HR Mavericks

Eddy’s HR Mavericks Encyclopedia

Company Culture Change

In today’s hiring world, it can be hard for companies to differentiate from other companies or to stand out among them. One of the biggest ways to stand out is through company culture. Having a great company culture can help attract the best talent and retain more of your employees. It is important to understand how to change company culture and the impact your company culture has on your company.

What Does It Mean To Change Company Culture?

Company culture refers to how things get done in the workplace, or how you do what you do and why you do it. Ultimately, it is the accumulation of the behaviors and values of a company’s employees. Those behaviors and values come from the experiences employees and customers have with a company. To change a company culture means changing the way things are done and how they are perceived by employees. If you want to change expectations for your employees or encourage them to act or think differently about the way they work, that can be done through changing your company culture. It isn’t easy to change company culture, but it is possible through whole-company commitment.
“I think there are some simple things that are missing in many corporate cultures. People want to do work that adds value and is valued. . . . People want to leave at the end of the day and not feel guilty for turning off Slack notifications. People want to work with colleagues who they like, who they trust, and who they can have a laugh with now and then. There should be a little bit of joy and humor in everyone's work day.” – Valerie Vadala

Why Would a Company Culture Change Need to Take Place?

Changing company culture can be quite difficult, but a company might consider doing so if they want to improve company morale, change a toxic or negative culture, or attract better talent to the team.
  • Employee Morale. Company culture can have a direct impact on employee morale. If employees don’t feel accepted, supported, or encouraged, they are more likely to get discouraged and consider looking for employment elsewhere. Things outside of the normal workday, such as company lunches, parties, or random giveaways, can have a huge impact on an employee’s morale and are part of a company culture. Typically there isn’t a great monetary cost to these, yet they can help create a company culture that improves employee morale.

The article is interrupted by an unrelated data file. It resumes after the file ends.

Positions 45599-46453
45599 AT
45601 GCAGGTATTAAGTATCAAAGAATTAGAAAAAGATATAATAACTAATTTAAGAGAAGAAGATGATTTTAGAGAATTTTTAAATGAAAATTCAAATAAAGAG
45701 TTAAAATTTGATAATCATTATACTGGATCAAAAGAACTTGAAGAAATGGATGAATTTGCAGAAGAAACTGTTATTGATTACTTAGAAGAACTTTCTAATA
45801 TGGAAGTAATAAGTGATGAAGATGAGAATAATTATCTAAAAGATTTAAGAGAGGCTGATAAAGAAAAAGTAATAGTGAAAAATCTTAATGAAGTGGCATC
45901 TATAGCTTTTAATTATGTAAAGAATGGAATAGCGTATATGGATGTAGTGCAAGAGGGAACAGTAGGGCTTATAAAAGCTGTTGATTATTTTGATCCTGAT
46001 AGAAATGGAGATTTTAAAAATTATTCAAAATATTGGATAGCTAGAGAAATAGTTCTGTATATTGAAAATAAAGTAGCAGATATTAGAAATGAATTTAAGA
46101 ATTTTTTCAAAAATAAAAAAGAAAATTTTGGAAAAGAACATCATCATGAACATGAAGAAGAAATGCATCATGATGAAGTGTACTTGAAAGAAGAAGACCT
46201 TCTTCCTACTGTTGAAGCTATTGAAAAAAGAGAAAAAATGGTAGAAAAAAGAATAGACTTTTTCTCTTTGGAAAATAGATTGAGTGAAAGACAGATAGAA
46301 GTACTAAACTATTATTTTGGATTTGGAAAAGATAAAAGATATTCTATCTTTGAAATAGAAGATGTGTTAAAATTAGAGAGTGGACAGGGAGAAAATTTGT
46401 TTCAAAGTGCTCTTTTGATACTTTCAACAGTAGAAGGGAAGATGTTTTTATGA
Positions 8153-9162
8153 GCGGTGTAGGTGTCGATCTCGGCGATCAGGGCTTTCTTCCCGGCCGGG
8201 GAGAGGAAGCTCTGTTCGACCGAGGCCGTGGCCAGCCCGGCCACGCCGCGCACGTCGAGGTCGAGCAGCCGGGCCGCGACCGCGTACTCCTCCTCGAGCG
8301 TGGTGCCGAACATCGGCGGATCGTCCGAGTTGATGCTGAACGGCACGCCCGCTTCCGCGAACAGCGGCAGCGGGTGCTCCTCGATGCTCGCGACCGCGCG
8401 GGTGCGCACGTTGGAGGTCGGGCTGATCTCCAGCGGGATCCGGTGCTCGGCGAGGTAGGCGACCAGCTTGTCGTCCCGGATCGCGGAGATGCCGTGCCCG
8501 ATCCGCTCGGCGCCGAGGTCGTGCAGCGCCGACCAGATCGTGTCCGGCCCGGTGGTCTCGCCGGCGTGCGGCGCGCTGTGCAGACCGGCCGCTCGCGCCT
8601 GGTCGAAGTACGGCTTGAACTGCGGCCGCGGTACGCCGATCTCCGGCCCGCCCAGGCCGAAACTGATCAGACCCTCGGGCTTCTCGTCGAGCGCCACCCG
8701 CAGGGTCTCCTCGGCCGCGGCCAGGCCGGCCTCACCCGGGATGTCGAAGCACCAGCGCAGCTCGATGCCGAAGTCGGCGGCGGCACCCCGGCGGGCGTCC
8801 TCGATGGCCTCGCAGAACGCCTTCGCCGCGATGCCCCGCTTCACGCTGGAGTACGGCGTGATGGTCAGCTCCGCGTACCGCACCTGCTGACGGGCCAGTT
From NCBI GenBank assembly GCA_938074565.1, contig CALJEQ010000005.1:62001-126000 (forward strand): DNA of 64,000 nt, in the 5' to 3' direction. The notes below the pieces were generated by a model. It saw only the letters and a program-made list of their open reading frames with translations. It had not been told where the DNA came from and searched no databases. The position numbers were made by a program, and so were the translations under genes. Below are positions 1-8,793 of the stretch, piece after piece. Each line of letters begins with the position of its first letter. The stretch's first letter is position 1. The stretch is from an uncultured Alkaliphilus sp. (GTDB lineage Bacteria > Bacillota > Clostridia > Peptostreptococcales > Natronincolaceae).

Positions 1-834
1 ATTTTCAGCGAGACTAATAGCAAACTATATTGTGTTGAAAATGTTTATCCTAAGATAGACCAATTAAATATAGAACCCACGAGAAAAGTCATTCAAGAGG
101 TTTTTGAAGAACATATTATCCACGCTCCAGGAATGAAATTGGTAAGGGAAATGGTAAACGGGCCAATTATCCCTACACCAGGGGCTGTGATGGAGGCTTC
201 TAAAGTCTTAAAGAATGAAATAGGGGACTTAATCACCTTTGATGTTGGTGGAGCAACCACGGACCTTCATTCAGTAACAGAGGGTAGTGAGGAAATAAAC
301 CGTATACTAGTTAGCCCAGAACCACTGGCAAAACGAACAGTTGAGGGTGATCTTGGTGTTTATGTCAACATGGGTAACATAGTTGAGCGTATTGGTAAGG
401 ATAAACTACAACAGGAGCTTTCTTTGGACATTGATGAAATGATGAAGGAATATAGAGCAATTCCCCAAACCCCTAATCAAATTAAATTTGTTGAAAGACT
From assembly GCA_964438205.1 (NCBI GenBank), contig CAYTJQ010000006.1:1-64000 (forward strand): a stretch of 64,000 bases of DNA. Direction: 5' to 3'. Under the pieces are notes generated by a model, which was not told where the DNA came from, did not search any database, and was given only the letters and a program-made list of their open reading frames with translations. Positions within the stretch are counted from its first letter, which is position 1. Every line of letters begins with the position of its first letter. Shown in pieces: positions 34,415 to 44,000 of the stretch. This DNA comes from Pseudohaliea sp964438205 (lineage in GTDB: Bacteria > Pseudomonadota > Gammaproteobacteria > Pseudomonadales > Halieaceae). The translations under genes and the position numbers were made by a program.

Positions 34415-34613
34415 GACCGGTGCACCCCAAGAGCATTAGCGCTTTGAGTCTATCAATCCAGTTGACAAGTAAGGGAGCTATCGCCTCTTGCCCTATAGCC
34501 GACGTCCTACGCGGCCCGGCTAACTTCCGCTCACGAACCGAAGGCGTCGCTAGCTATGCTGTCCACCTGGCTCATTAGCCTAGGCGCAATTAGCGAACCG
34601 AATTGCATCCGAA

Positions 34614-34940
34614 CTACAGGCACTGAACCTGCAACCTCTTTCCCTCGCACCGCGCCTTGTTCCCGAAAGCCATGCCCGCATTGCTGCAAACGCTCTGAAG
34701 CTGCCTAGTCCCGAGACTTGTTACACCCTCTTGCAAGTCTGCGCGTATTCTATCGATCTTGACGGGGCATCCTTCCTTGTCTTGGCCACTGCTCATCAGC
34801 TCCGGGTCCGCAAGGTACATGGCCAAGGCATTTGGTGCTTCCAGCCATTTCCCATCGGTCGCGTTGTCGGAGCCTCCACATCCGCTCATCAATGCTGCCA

• Toxic or negative culture. The most common reason to change a company culture is a toxic or negative culture. This is not easy to change and can take lots of time and money, but it needs to be prioritized. The longer you wait to fix a toxic culture, the worse it will become. A toxic or negative culture is one where employees are manipulative, passive-aggressive, petty, or constantly complaining about other employees or clients. While some of this might happen within a good company culture, a company with a great company culture creates an environment where this behavior is not prevalent.
  • Attracting more talent. The hiring market is tough and very competitive. Many employers struggle to find candidates for their positions. One of the ways companies compete with competitors for the best talent is through marketing their company culture. Candidates are more selective with the jobs they take, so they will generally pass on a job that doesn’t have a good company culture. Improving your company culture will help attract better talent while also retaining current employees.

Benefits of Company Culture Change

When a company decides to change their company culture, it can be scary and intimidating. Looking at the benefits to be gained shows companies that the time and money spent to change a company’s culture is well worth it.

Improved Work Environment

Most full-time employees spend 40+ hours a week at work, which equates to almost a fourth of their week. With so much time spent at the office, employees want their workplace to feel safe and comfortable, and a place they want to be. Changing company culture can improve the workplace environment, making employees feel more comfortable and like they can be themselves.

Improved Team Performance